History, Hate and Heros

May 29, 2017 By


May 29 at 4:46 PM 

I can’t say that what happen in Portland, Oregon on Friday May 26, 2017 is a shock to me– as heroic and tragic as it was– and for me that’s sad.

I was born in Portland Oregon  in 1968. I have lived here most of my life, and grew up in Albany as one of only a few Jewish people, in a predominately white Christian community.

But I did not see racism and saw very little anti-Semitism in Albany. I’m not sure if that’s because there just wasn’t anyone to be racist against or due to some other factor. Although we did have the Confederate flag as our mascot “The South Albany Rebels”, it was only in the 2000’s, when our school began competing against athletes of color on a regular basis did anyone begin to recognize what that image meant or stood for. The flag has since been taken down, thanks in part to my former wrestling coach, Brent Bevel, who is now principal of the school. 


South Albany Rebels Marching Band Circa 1980’s

My life has been full of witnessing anti-Semitism and hatred. 

When I first arrived at Western Oregon University, playing football during a spring game I witnessed some of  the players refer to the referees as Jews, yelling at them: “Hey ref, stop Jewing us” and, “You Jew”.  Our coach put an end to it when I spoke up.

A few years later, a guy pulled my Star of David necklace off my neck in a bar. My team mates who were there joined in, for what turned out to be an all-out brawl. We won; I got my necklace back. 

There was my time at the Oregon police academy then (BPSST) when my instructors made a Jewish joke and followed it up with even more inappropriate anti-Semitic comments. That ended in an investigation of the Academy by the governor and sweeping changes.  http://www.jweekly.com/1997/02/21/probe-of-anti-semitism-widens-at-police-academy-in-oregon/

In the late 80’s early 90’s when Portland was a breeding ground of hate and racism, I would visit it from time to time and remember once seeing a skinhead walking downtown.

I yelled at him, and challenged him to a fight–I was much younger then–but he ignored me. I remember saying “I’m right here, you coward”.

Soon after that period in my life, I realized that violence and fighting wasn’t the answer, and that it would never change anyone’s mind about the issue of hate and racism. I realized that even though I was a good fighter, one day my luck would run out, and it was impossible for me to beat up every racist.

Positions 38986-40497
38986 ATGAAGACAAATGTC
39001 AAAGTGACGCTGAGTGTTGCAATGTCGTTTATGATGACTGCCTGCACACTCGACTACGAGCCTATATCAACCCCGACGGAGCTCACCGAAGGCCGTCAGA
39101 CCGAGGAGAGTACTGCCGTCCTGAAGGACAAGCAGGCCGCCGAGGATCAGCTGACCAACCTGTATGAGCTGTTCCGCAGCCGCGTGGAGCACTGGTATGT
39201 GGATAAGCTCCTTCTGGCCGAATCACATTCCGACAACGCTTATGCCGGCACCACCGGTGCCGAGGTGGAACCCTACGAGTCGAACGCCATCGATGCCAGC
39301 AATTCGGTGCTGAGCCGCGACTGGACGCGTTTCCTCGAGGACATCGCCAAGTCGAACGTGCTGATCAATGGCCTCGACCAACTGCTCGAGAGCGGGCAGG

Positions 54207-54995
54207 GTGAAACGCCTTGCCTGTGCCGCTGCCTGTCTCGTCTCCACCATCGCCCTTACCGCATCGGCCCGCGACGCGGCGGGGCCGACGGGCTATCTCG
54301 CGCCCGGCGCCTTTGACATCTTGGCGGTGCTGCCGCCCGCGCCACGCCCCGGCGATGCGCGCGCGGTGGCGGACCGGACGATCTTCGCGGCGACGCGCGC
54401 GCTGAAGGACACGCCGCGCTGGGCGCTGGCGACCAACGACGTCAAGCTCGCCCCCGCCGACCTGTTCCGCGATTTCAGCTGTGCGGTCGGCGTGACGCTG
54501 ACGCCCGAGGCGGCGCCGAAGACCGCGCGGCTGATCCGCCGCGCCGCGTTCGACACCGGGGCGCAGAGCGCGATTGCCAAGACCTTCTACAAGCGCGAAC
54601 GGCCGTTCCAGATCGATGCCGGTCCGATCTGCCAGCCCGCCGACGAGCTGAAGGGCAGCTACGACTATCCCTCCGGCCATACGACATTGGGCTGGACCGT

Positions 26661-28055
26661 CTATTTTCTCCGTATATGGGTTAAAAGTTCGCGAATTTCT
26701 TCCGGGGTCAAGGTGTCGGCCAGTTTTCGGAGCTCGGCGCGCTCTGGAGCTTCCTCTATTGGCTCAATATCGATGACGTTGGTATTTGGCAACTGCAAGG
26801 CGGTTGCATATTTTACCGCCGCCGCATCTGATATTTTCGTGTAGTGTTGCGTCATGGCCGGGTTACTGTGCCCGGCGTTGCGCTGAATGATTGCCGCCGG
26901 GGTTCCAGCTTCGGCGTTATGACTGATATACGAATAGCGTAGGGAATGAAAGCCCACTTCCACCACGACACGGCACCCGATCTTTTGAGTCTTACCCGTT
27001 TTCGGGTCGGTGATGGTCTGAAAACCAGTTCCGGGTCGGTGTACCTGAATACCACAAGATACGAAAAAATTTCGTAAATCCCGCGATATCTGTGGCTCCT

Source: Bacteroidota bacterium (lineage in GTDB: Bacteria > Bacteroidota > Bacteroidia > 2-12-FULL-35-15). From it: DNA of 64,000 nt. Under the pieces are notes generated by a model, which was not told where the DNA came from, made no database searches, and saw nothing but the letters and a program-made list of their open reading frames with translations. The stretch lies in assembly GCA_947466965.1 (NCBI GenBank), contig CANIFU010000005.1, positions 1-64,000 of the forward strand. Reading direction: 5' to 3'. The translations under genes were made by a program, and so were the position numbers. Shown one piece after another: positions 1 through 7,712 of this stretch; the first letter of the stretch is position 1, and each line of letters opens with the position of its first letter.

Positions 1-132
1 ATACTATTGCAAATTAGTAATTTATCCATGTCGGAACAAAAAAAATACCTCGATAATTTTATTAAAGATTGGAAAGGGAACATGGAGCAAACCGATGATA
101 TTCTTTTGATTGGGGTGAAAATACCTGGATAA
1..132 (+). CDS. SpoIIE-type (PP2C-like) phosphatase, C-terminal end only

It was a terrible, ugly time back then in Oregon, and especially in Portland, as illustrated in “A Hundred Little Hitlers”. At one point, the Southern Poverty Law Center put out a list of the “Top Ten that Terrify” and two of them were from Portland, Oregon. https://www.splcenter.org/fighting-hate/intelligence-report/2006/profiles-10-racist-skinheads.



The 1988 murder of Mulageta Seraw and the hate that filled our city, was a terrible time filled with White Supremacists who were proud  of their hateful beliefs. They were not afraid to show it through intimidation or even murder.   


In 2004, when I was driving down the street, a group of white men in the car behind me were honking and waving trying to get my attention , so I slowed down thinking they may know me, or like my license plate “STELRS”, only to realize the four white men were skinheads. When they were right next to me, they threw up the “Heil Hitler” salute . It was only then that I remembered my stickers in the rear window. They were trying to intimidate me.

Probably the scariest and closet I ever came to White Supremacists was detailed in this piece I wrote about, when I sat down and spoke to one of those men on that list of “Top Ten that Terrify”. https://thenohatezone.wpengine.com/sitting-with-the-enemy/


All of these experiences over my lifetime, and many others, have formed who I am and have inspired the work I do with “The No Hate Zone”. They have also helped me to realize and understand that what happened on the max that night could happen again in this city or state, but it doesn’t have to.

I’m deeply saddened by what happened to the men who stood up and spoke up for those children– and that’s what they are– children. I think each of us would like to believe that given the choice between staying silent and defending a child, well, we are all in for that child.

Most people can’t imagine the kind of evil that lives in the mind of individuals like the terrorist who killed two heroes on the max that night and nearly killed another. But from this point on we all know what we are dealing with now. And we have to carry the memory of those heroes and what they gave to this community with us everyday, and revisit it whenever we see discrimination in our community.